Newly discovered human species cared for dead

Possibly oldest to bury dead, Homo naledi may be stepping stone in human evolution

Caring for each other both in life and death is one of the behaviours which makes us human. The legacy of this behaviour may now be pushed back by up to two million years, according to a discovery which may revolutionize our understanding of human evolution. A new species of human recently discovered in a South African cave is likely the oldest member of genus Homo, the only surviving member of which is us modern humans, Homo sapiens.
This new human species has been dubbed Homo naledi, named after the word for “star” in Sotho, a language spoken in South Africa. Over 1,500 fossil bones from at least 15 individuals of Homo naledi were discovered in a cave in the Cradle of Humankind, a UNESCO World Heritage Site about 50 km north of Johannesburg.
Homo naledi appears to capture a critical moment of transition in human evolution. Humans of genus Homo are believed to have evolved from a member of Australopithecus, an earlier genus of humans that went extinct about two million years ago. Homo naledi has features which define it unambiguously as a more modern human of genus Homo, but also has anatomical features similar to earlier human species in Australopithecus.
While anthropologists and biologists are hailing the evolutionary implications of Homo naledi’s discovery as a milestone, the fossils’ settings may also revolutionize our understanding of ancient human behaviour. The location of these fossils in the Rising Star cave system rules out any possibility that they could have gotten there naturally, meaning Homo naledi ritually brought their deceased to this cave as a final resting place. The cave in particular is 80 meters from the system’s entrance and is completely dark without artificial light, meaning Homo naledi must also have had fire to guide them through it. This makes Homo naledi one of the few species of human known to bury their dead, and possibly the oldest known to do so.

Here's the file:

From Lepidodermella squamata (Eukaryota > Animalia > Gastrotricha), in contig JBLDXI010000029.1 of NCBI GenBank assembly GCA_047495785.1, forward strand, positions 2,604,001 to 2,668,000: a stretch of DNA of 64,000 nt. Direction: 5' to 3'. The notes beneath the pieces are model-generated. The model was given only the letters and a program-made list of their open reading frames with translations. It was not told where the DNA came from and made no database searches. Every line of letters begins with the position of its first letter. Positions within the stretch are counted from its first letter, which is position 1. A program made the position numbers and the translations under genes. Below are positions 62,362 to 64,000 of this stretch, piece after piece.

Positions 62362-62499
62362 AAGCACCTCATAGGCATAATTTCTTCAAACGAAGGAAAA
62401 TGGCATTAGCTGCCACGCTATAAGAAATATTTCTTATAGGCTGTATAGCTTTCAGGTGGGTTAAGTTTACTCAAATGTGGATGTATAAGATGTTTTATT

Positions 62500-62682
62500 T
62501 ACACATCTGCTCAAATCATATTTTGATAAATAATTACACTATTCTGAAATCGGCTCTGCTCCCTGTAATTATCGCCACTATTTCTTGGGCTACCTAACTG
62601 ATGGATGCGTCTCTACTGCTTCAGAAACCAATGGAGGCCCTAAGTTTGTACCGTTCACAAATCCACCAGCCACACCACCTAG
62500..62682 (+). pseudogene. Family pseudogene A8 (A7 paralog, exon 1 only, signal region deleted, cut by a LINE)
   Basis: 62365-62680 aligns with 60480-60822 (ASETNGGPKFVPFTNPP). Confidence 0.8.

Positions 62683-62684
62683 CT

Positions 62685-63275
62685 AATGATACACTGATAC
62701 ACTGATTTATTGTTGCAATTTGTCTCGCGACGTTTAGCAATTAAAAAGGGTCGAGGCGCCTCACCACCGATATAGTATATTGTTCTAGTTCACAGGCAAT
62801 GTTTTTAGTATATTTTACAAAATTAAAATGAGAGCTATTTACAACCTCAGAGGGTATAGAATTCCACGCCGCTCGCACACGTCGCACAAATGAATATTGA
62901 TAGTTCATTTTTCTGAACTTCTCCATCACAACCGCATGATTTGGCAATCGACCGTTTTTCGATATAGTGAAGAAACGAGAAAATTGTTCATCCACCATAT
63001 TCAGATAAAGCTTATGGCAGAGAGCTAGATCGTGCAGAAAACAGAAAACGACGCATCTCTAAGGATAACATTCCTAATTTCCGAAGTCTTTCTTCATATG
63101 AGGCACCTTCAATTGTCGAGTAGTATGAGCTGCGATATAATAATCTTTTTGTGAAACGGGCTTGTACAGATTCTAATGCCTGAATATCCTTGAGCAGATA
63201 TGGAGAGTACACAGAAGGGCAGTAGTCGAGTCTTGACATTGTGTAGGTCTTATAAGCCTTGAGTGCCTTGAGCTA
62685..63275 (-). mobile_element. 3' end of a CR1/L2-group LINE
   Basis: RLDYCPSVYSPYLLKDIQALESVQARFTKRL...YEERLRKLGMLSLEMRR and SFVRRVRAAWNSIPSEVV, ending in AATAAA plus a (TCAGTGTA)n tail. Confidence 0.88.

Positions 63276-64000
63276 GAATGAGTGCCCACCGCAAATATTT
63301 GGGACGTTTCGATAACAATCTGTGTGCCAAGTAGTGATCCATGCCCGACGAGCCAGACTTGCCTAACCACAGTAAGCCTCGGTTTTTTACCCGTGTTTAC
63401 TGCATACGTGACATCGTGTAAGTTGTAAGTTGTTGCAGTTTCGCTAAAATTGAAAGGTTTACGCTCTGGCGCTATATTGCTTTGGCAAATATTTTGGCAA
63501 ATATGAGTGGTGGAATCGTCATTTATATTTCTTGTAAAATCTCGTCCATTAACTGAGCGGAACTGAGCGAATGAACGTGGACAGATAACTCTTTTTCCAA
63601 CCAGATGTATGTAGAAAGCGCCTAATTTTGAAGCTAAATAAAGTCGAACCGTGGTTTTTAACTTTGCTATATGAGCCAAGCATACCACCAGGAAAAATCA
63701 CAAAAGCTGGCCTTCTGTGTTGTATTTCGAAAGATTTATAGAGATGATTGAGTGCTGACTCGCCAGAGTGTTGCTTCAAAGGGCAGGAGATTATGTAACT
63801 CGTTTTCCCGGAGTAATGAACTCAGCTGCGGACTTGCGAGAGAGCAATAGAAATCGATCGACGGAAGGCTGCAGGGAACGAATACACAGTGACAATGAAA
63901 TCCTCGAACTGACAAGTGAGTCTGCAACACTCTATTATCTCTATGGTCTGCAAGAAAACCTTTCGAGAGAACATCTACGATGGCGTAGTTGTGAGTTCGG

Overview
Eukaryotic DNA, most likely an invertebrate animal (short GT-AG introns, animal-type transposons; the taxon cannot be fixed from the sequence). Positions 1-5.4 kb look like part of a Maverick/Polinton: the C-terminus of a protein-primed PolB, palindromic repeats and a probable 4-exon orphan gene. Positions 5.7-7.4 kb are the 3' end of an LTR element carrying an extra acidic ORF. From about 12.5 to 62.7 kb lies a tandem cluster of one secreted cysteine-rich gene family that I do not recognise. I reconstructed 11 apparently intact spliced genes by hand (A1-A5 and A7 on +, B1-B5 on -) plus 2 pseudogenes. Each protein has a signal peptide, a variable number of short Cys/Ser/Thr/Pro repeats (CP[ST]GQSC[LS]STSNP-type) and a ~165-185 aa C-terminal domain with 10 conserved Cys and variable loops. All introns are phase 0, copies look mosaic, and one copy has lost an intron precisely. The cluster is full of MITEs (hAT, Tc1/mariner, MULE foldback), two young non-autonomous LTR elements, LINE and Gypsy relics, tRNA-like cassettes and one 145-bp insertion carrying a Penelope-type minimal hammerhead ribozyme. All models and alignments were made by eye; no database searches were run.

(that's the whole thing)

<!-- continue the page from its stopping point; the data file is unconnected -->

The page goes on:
The size of this find makes it the largest assemblage of extinct human remains discovered in Africa to date. The completeness of the skeletons recovered from this cave is also largely unparalleled in discoveries of ancient human remains, many of which are of single bones or bone fragments.
The fossils from this discovery have not yet been directly dated, however their anatomy suggests they may have lived as far back as two million years ago. If Homo naledi proves to have lived this far back, it would become the oldest member of genus Homo identified by more than just a fragment of bone, deepening our understanding of how we have evolved. If Homo naledi proves to be much younger, it would show that multiple species of Homo humans co-existed at the same time and would also shed light on what led us Homo sapiens to evolve.
Homo naledi’s discovery was announced on Sept. 10 in two papers published on the online open-access journal eLIFE. The papers were led by Lee Berger and Paul Dirks of the University of Witwatersrand in Johannesburg, and James Cook University in Townsville, Australia, respectively, and included a team of over 45 co-authors. The research behind the discovery received significant funding from the National Geographic Society, as well as from various South African government bodies and other funders.

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